The rise of the drones

September 17, 2012
Kawasaki KAQ-1 Drone at Castle Air Museum

Kawasaki KAQ-1 Drone at Castle Air Museum (Photo credit: Wikipedia)

The ever increasing ability and availability of drone technology will have a major impact on defence and law-enforcement operations in the future.  Where capabilities of platforms used to be defined by the ability to deploy various assets within the capability of a class or type of vessel ( in naval operations for example, a carrier vs an offshore combatant vessel), the latter smaller platforms may soon be able to deploy an aerial capability which could previously only be provided by the larger and far more expensive vessels.

As noted in the article, this can have far-reaching consequences for navies where the majority of tasks are routine patrol and ‘constabulary’ operations of protecting sea lanes and territorial integrity.  With drone technology, a single smaller platform could perform tasks which currently require several more capable and expensive assets (for example, the patrol of a shipping route subject to piracy).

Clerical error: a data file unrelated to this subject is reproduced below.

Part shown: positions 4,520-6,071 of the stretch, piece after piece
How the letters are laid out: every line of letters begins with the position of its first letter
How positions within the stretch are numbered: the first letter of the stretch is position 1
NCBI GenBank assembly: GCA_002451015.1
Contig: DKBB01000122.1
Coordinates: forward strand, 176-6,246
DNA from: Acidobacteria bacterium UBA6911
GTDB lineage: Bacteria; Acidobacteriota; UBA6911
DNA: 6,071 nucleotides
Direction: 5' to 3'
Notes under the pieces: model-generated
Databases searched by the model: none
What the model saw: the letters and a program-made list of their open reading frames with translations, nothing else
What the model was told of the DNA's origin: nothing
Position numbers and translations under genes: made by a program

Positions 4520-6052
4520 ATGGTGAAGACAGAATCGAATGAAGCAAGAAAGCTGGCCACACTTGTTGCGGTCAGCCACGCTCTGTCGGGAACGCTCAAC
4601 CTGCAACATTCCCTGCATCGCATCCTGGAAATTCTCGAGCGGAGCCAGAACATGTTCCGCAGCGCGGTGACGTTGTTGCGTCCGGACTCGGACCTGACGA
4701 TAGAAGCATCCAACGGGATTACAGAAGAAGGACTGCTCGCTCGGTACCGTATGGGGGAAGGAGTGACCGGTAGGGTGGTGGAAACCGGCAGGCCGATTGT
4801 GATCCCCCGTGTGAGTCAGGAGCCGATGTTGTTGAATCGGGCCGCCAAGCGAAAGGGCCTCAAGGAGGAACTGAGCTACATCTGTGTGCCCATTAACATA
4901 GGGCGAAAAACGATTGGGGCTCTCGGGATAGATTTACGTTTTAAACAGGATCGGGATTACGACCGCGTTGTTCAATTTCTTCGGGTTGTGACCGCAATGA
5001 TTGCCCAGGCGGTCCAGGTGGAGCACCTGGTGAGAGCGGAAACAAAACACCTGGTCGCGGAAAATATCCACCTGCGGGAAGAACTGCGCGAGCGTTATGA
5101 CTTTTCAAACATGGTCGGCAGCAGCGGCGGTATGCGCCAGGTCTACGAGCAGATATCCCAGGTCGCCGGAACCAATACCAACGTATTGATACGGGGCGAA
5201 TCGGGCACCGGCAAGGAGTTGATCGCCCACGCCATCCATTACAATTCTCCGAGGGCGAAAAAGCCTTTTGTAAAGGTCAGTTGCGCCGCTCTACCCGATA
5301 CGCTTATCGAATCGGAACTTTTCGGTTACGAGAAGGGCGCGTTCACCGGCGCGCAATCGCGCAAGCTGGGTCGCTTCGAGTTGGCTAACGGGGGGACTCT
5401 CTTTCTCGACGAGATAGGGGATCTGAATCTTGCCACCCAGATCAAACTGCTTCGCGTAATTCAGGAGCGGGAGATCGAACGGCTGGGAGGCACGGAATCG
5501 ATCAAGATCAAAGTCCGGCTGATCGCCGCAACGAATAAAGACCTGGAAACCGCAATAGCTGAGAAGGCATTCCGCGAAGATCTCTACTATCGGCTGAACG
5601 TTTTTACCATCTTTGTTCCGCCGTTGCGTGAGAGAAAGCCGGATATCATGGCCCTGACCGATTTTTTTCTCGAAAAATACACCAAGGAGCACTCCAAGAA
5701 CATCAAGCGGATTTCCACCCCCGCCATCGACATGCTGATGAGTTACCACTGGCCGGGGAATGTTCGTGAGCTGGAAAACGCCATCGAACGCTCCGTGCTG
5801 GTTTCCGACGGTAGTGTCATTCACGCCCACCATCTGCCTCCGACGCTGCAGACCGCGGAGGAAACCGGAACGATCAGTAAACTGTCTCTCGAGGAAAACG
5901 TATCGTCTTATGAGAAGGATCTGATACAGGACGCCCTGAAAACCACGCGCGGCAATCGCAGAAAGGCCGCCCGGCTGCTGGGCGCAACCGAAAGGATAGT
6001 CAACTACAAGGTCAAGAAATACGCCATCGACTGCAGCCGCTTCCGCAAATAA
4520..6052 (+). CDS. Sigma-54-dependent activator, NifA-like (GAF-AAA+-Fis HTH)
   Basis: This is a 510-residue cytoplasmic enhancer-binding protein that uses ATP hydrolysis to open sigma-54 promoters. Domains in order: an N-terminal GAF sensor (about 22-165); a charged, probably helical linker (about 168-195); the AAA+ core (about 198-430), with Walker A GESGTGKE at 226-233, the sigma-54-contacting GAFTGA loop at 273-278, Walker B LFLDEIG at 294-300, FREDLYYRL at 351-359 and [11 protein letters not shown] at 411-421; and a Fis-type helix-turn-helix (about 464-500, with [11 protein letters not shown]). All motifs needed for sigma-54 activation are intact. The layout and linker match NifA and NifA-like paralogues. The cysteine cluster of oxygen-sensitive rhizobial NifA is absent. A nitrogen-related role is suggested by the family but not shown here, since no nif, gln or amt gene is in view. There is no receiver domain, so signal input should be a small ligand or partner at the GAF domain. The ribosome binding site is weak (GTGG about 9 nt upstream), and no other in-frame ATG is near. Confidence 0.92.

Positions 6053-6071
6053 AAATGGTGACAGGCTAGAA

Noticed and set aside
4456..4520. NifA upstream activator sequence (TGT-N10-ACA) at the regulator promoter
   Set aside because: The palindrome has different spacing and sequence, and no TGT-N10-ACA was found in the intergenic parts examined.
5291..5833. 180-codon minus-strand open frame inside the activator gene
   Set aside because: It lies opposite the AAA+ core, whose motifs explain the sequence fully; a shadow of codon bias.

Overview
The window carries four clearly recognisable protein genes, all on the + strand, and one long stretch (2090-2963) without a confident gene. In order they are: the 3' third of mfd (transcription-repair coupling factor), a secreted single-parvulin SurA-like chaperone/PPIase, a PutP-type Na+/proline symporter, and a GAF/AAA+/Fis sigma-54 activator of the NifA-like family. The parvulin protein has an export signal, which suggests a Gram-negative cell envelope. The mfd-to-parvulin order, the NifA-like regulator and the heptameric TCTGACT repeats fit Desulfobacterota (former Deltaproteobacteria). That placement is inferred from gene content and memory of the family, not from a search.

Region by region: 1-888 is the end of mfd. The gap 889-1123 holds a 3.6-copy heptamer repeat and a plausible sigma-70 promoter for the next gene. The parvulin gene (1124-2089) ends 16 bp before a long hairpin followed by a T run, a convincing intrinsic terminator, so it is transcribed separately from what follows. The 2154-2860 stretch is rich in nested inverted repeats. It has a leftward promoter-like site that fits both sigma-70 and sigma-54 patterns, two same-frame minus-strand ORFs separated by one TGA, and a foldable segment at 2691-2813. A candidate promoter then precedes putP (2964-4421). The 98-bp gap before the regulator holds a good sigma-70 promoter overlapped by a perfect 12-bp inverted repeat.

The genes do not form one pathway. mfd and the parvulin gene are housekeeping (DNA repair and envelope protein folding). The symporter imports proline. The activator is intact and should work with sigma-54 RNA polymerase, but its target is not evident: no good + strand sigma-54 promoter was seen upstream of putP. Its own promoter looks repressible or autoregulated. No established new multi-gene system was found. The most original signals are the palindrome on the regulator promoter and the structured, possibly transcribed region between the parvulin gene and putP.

A telling point made in the article is the close involvement of the human in the loop.  Similar to other advances in automation, the command and control function remains within the human domain.  As stated “…there will inevitably be a human in the operational Observe, Orient, Decide and Act (OODA) loop – be they a remote operator, data handler oFull diagram originally drawn by John Boyd for...r decision maker within any of a number of mission sets.”

So the design of the HMI will determine how successful this shift in technology will be.  As has been seen in Afghanistan, the ability of the remote operator of a drone aircraft to gain and maintain situational awareness to perform their mission without unintended consequences will greatly depend on the amount, type and quality of information available to them and what range of tasks they need to perform.  Many combat aircraft have a crew of two due to the separate and demanding pilot and SA/engagement tasks, and military drone strike operations seem to reflect this crewing model. Perhaps this model is a historical legacy which may also change in the future as drones dispense with the constraint of having to fit the aircrew into the platform.